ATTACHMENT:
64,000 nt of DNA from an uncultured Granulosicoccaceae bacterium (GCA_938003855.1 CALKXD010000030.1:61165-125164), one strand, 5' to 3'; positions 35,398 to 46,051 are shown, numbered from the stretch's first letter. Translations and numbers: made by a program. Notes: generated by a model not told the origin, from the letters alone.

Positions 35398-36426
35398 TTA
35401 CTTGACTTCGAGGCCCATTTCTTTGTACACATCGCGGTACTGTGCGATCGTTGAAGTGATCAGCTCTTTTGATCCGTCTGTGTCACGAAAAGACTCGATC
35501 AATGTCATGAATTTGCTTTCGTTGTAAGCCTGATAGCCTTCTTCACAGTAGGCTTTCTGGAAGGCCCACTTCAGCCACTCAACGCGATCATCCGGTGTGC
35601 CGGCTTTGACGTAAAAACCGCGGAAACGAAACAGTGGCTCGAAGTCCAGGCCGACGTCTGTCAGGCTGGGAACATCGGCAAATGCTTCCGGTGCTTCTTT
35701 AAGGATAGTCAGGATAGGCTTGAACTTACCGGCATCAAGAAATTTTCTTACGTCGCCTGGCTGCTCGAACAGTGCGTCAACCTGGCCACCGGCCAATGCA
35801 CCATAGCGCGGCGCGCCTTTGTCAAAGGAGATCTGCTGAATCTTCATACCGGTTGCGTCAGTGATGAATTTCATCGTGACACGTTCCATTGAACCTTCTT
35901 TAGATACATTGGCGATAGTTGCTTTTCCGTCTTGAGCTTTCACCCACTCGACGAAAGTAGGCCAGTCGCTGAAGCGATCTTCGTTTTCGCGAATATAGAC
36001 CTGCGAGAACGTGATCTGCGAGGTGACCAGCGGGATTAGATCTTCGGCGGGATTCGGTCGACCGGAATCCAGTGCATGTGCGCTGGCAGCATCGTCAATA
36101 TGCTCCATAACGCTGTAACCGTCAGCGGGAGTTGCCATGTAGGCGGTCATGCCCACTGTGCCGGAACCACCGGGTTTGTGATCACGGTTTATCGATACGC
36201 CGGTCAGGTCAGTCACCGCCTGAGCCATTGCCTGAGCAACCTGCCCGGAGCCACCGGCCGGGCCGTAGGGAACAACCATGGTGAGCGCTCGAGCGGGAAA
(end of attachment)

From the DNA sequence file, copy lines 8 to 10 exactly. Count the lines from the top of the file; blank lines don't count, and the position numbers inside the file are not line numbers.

35801 CCATAGCGCGGCGCGCCTTTGTCAAAGGAGATCTGCTGAATCTTCATACCGGTTGCGTCAGTGATGAATTTCATCGTGACACGTTCCATTGAACCTTCTT
35901 TAGATACATTGGCGATAGTTGCTTTTCCGTCTTGAGCTTTCACCCACTCGACGAAAGTAGGCCAGTCGCTGAAGCGATCTTCGTTTTCGCGAATATAGAC
36001 CTGCGAGAACGTGATCTGCGAGGTGACCAGCGGGATTAGATCTTCGGCGGGATTCGGTCGACCGGAATCCAGTGCATGTGCGCTGGCAGCATCGTCAATA